Wednesday, October 05, 2016

Brexit means what?

IUsed my fortnightyly column for the Oswestry and Border Chronicle today to consider where we are in relation to Brexit - where we are in the process of delivering on the EU referendum vote that the UK should leave the EU. I like to write about issues I'm uncertain about. Useful way of arranging my thoughts into an opinion! Those who have read me on this issue will know I didn't want the referendum. I thought it was too complex an issue for a Yes/No response. But since there was a vote I voted Leave. I voted Leave in 1975, and would always have voted Leave. I did not expect Leave to win, but win if did. And that is it. No going back. So this is what I wrote.

"The dominating political issue of the moment is Brexit, the process by which the UK will leave the EU. A few people are still refusing to accept the clear judgement of the British people in the Referendum on June 23rd. Some are still calling for a second referendum. It's not going to happen. There are some advocating a long delay in the hope that the Exit process will simply run out of steam. That's not going to happen either. The reality is that most people, including many who campaigned to 'Remain' are now accepting the reality of Brexit. The argument is over.

Since June 23rd, we have been reading lots of comment about what Brexit means. The Prime Minister has told us that "Brexit means Brexit" which tells us 'everything' and 'nothing'. Theresa May is absolutely clear that Britain will be leaving the EU, and she is refusing to be rushed into hasty judgement. She is decisive about the principle, but cautious about how it's delivered. She wants to get it right. I fully support this common sense approach.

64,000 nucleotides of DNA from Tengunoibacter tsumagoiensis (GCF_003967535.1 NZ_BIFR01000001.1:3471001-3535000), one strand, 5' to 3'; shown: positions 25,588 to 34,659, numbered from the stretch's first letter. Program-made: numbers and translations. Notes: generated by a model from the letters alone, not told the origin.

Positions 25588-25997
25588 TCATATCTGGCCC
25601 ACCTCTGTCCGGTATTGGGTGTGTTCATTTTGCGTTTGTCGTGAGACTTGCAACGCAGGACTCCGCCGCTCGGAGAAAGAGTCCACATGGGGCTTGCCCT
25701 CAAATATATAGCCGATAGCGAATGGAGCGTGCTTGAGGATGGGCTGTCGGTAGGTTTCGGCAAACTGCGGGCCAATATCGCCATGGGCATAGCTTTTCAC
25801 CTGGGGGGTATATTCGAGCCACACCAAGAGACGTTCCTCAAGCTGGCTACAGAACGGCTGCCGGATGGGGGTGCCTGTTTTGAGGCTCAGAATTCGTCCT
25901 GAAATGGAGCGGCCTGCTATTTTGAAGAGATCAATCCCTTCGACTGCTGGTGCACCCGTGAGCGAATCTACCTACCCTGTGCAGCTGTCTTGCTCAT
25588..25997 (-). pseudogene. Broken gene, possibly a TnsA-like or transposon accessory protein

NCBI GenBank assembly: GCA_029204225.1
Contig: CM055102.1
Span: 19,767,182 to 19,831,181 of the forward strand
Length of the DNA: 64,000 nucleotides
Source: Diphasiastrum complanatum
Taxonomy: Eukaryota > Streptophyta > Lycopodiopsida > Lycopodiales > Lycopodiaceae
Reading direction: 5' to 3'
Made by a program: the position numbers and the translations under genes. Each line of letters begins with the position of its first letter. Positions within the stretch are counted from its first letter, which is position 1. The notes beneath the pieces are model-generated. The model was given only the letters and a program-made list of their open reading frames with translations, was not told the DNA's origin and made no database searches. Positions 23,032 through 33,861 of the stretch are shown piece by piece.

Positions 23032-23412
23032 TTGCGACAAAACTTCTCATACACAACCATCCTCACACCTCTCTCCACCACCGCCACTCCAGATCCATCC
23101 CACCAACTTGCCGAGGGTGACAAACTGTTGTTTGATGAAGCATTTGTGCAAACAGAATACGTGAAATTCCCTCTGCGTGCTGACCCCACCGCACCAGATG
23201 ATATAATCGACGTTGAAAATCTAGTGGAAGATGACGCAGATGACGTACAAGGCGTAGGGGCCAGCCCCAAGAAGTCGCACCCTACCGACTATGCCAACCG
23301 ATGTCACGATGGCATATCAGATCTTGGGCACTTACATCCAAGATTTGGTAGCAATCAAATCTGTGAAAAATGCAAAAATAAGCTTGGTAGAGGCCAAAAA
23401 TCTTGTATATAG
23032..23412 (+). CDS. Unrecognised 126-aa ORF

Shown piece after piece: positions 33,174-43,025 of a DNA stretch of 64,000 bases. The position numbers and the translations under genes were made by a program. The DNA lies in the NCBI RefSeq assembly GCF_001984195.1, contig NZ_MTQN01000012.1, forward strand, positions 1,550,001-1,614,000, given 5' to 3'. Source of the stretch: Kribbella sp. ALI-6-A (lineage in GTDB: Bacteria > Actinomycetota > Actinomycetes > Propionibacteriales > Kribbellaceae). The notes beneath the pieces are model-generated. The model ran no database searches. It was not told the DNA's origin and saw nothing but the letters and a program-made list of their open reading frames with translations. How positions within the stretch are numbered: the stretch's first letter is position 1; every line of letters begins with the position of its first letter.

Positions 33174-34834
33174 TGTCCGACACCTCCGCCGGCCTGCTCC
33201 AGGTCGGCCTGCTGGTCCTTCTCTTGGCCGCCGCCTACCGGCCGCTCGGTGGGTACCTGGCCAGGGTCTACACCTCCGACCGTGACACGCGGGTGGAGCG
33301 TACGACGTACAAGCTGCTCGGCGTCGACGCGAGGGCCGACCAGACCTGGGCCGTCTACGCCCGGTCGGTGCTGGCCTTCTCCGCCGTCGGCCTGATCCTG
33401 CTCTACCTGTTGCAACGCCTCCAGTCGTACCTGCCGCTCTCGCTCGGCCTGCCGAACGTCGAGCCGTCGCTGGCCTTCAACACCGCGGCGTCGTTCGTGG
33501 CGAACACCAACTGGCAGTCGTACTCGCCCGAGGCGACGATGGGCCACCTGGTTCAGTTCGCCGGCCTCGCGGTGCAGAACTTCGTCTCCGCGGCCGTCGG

This week we have learned something about two crucial steps needed to set the process underway - to press the official start button. Firstly, the two year period of formal negotiation on terms of withdrawal will begin before end of March 2017. For several weeks we have heard demands that Article 50 of the Lisbon Treaty be invoked immediately - probably by people wanting the process to fail. Today we are hearing accusations that the process is being rushed!! My view is that Mrs May has got it bang on in terms of timing. We also know that Parliament will be asked in the spring to repeal the European Communities Act 1972. It will be interesting to see how many MPs and Peers will oppose this, openly refusing to accept the voice of the people. 

Currently, we are being subjected to millions of confused and confusing words about a 'Hard Brexit' or a 'Soft Brexit'. What is this all about? Its the commentariat making up a story, because Mrs May is governing for the country and not for the media. She is not governing by press release. So the media are having to resort to invention. My advice is ignore it.

Some things that are obvious. The UK simply cannot stay in the 'Single Market', as many are demanding. We cannot accept the free movement of people from the EU (or anywhere else) into the UK, which is a fundamental principle of the Single Market. But we will want access to the Single Market, as the EU will want to the British market. The British economy needs immigrant workers to support our hotels, restaurants, care homes, NHS, agriculture, financial services etc. Trans-Europe trade does not need tariffs or anti-competitive rules. We need good trading arrangements with EU countries, and they will with us. Both negotiating teams will have an interest in an amicable divorce, leaving both parties content. The Prime Minster knows that the road ahead will be a bit bumpy. Brexit is a mighty change. But I expect Mrs May to deliver it. 

2 comments:

Anonymous said...

I found this brilliant poem by Brian Bilston which I thought you might enjoy.

57 ANXIETIES

Brexit
meanz
Brexit.

Beanz
meanz
Heinz.

Both
of 'em
leavz

big
stinkz
behindz.

Anonymous said...

A report yesterday said 80% of Welsh lamb is exported to the EU. This seems high, but is it true? and if it is and tariffs do happen, which seems inevitable given our position on free movement, then Welsh farming is going to take a real hammering.